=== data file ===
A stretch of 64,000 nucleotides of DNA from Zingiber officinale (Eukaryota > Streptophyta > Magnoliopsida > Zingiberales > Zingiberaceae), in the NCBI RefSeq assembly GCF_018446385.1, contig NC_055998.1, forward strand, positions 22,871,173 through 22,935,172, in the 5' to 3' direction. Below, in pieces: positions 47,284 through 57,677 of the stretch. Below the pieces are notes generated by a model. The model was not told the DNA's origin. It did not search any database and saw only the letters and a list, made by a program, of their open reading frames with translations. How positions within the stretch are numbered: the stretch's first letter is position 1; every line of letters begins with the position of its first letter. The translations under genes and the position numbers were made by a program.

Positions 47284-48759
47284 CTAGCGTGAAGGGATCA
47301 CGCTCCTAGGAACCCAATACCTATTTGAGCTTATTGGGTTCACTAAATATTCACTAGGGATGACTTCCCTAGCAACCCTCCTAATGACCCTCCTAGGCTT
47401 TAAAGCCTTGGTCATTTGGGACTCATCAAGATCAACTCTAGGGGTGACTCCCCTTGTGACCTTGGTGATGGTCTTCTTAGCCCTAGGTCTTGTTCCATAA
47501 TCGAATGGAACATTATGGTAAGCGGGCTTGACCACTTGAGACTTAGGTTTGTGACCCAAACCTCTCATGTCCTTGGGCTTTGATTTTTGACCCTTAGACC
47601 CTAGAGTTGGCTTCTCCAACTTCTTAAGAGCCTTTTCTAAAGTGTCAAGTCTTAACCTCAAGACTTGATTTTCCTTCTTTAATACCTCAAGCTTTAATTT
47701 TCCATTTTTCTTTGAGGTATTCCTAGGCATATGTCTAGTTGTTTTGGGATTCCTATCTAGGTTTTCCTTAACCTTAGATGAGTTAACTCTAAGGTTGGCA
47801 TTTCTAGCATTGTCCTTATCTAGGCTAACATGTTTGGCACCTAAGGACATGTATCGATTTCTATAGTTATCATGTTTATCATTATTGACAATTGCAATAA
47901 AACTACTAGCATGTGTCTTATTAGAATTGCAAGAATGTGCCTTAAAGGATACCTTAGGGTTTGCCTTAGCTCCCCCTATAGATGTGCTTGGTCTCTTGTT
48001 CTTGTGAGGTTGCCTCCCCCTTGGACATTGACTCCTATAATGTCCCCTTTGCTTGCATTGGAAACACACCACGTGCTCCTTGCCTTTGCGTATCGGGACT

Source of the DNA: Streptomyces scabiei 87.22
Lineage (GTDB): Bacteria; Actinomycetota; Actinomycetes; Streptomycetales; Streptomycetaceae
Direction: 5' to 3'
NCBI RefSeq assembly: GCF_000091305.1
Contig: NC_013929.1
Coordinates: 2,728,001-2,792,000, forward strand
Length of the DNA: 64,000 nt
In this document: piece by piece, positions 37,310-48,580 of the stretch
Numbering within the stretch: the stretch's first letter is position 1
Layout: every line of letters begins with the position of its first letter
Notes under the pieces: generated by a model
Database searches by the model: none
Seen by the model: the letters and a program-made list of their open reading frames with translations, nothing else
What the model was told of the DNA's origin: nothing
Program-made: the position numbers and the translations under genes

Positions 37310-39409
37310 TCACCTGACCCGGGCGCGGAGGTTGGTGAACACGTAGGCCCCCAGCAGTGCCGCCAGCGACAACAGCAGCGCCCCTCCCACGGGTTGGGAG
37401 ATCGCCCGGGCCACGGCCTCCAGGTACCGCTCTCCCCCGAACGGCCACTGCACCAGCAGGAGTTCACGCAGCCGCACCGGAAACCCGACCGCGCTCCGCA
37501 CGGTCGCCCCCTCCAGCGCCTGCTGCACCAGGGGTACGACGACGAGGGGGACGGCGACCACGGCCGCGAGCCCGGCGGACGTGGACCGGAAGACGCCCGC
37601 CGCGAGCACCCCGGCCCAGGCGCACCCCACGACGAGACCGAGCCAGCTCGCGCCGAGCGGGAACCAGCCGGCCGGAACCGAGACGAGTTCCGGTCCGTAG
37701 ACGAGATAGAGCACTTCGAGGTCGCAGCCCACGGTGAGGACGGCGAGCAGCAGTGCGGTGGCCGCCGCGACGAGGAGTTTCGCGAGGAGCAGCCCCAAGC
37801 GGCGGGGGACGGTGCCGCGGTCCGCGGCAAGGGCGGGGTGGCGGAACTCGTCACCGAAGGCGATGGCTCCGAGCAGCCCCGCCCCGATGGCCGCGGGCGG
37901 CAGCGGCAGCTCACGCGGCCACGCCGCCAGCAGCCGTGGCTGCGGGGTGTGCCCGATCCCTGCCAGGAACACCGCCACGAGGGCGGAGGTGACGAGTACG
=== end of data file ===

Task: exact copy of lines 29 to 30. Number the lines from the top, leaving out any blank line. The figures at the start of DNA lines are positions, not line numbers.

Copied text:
37401 ATCGCCCGGGCCACGGCCTCCAGGTACCGCTCTCCCCCGAACGGCCACTGCACCAGCAGGAGTTCACGCAGCCGCACCGGAAACCCGACCGCGCTCCGCA
37501 CGGTCGCCCCCTCCAGCGCCTGCTGCACCAGGGGTACGACGACGAGGGGGACGGCGACCACGGCCGCGAGCCCGGCGGACGTGGACCGGAAGACGCCCGC